Friday evening San Marino presented the song Facebook Uh Oh Oh as the song Valentina Monetta were to sing in Baku in May hoping to do the little country proud. As we pointed out then it was likely that the song would not pass EBU's reference group and today they indeed decided that the song is going against the rule 1.2.2.g "No commercial messages of any kind shall be allowed". With Facebook clearly being a trademark for the largest social network the song was breaking that rule. As EBU says: "The Reference Group concluded that due to the title and repetitive presence of the trademark 'Facebook', the song contains a commercial message and is therefor not eligable to participate in the Eurovision Song Contest".
San Marino has now beeen given until the 22nd of March at 12:00 CET to hand in either a new song or a change of lyrics. It has been speculated that the well established songwriters clearly were aware of this and therefore already has another song ready - or alternative lyrics, but in case they do not manage to live up to this new deadline a disqualification is next step.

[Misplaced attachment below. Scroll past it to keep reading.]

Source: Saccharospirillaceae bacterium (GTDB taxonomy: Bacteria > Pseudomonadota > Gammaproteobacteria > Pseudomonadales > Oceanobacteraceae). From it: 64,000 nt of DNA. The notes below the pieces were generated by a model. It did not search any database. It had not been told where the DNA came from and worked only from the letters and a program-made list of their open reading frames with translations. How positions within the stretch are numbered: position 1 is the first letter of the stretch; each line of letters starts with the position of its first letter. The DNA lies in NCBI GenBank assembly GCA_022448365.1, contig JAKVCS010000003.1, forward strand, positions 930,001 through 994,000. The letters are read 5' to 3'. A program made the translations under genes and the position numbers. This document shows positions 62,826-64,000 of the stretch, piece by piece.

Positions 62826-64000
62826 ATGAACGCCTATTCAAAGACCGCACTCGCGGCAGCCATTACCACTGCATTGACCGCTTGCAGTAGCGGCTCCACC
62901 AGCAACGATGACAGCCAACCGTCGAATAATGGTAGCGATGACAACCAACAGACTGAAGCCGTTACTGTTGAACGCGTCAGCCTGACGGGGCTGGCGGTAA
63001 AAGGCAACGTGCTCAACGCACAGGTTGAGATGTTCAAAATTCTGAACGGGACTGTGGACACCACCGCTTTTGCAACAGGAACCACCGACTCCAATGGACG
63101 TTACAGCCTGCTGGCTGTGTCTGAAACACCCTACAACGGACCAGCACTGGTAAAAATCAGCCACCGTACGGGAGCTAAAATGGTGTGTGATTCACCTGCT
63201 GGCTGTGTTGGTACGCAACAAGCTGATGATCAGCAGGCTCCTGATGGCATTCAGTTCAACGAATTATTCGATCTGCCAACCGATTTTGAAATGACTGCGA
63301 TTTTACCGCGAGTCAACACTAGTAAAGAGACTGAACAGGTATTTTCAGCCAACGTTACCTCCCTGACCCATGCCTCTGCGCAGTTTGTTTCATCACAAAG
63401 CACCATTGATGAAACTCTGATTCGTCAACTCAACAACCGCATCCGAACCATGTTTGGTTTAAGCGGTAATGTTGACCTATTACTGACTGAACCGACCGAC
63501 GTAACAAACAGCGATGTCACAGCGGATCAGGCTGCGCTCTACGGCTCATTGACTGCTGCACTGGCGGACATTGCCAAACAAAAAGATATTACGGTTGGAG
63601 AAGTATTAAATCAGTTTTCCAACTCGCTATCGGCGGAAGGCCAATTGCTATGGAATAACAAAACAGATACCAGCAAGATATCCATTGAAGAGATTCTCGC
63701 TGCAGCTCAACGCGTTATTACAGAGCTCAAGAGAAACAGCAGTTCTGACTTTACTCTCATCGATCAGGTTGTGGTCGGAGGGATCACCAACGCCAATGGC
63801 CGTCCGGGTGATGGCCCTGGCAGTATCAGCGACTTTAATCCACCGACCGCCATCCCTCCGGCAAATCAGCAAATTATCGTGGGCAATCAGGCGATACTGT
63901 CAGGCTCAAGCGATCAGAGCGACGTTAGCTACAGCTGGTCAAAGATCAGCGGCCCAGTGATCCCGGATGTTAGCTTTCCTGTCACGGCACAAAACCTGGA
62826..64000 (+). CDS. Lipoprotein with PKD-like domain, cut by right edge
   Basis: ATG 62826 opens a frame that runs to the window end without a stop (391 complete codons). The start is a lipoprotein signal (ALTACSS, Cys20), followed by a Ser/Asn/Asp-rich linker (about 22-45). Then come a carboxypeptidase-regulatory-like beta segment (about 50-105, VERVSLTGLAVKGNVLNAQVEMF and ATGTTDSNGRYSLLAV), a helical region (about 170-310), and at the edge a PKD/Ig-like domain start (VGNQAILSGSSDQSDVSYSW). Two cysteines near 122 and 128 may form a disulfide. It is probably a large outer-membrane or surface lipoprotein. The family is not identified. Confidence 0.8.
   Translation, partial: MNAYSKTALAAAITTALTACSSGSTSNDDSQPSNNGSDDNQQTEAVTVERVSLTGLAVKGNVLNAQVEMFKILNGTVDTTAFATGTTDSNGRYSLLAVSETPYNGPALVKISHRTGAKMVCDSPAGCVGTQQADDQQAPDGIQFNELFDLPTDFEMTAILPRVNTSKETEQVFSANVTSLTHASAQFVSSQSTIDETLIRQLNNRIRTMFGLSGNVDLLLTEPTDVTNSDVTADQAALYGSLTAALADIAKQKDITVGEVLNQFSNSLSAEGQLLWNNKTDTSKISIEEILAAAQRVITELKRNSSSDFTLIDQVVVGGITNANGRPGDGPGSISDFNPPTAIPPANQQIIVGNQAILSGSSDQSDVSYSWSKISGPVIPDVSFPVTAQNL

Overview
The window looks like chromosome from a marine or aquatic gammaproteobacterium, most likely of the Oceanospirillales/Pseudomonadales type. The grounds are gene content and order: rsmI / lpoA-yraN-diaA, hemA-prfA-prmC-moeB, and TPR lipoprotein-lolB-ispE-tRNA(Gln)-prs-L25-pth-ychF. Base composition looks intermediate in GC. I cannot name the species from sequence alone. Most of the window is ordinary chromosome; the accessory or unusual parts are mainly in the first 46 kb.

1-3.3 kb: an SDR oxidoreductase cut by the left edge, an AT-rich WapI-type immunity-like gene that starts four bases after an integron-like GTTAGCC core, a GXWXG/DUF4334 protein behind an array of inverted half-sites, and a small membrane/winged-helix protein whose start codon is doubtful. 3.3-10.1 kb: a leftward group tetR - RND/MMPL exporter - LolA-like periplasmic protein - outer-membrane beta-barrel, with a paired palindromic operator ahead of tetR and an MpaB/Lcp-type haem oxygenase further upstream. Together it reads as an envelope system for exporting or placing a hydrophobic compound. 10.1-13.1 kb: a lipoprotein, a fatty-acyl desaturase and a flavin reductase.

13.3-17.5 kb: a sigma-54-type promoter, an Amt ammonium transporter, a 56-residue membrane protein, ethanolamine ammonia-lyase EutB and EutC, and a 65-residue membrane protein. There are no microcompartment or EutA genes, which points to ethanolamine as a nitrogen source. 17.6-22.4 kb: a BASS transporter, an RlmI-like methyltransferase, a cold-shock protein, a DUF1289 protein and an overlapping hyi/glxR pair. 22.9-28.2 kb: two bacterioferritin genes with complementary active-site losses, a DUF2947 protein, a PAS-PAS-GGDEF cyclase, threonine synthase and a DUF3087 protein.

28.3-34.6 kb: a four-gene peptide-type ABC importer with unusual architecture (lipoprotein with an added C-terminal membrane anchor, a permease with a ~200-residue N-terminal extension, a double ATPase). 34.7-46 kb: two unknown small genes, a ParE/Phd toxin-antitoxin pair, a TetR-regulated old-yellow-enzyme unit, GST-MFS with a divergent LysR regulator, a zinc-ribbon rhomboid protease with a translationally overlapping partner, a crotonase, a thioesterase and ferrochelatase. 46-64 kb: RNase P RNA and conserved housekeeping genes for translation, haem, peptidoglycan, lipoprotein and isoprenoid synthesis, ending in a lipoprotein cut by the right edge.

From the broadcaster SMtv the following statement has been made public: "It was a parody, with reference to the world of social-networks and Facebook has been and remains the most famous one. The right of satire is internationally recognized and on this San Marino has based and presented its song". They add that they do intend to live up to the new deadline set by the EBU.
In 1987 Sweden had to change their lyrics as it involved Coca Cola and in 2009 Georgia had to leave the competion as they refused to change their lyrics. Other small cases of brands being used is however allowed as we saw in 2006 with Las Ketchup mentioning Dior in their song Un Blodymary or Latvia's Intars Busulis in 2009 mentioning the two car brands Mercedes and Volvo in Probka.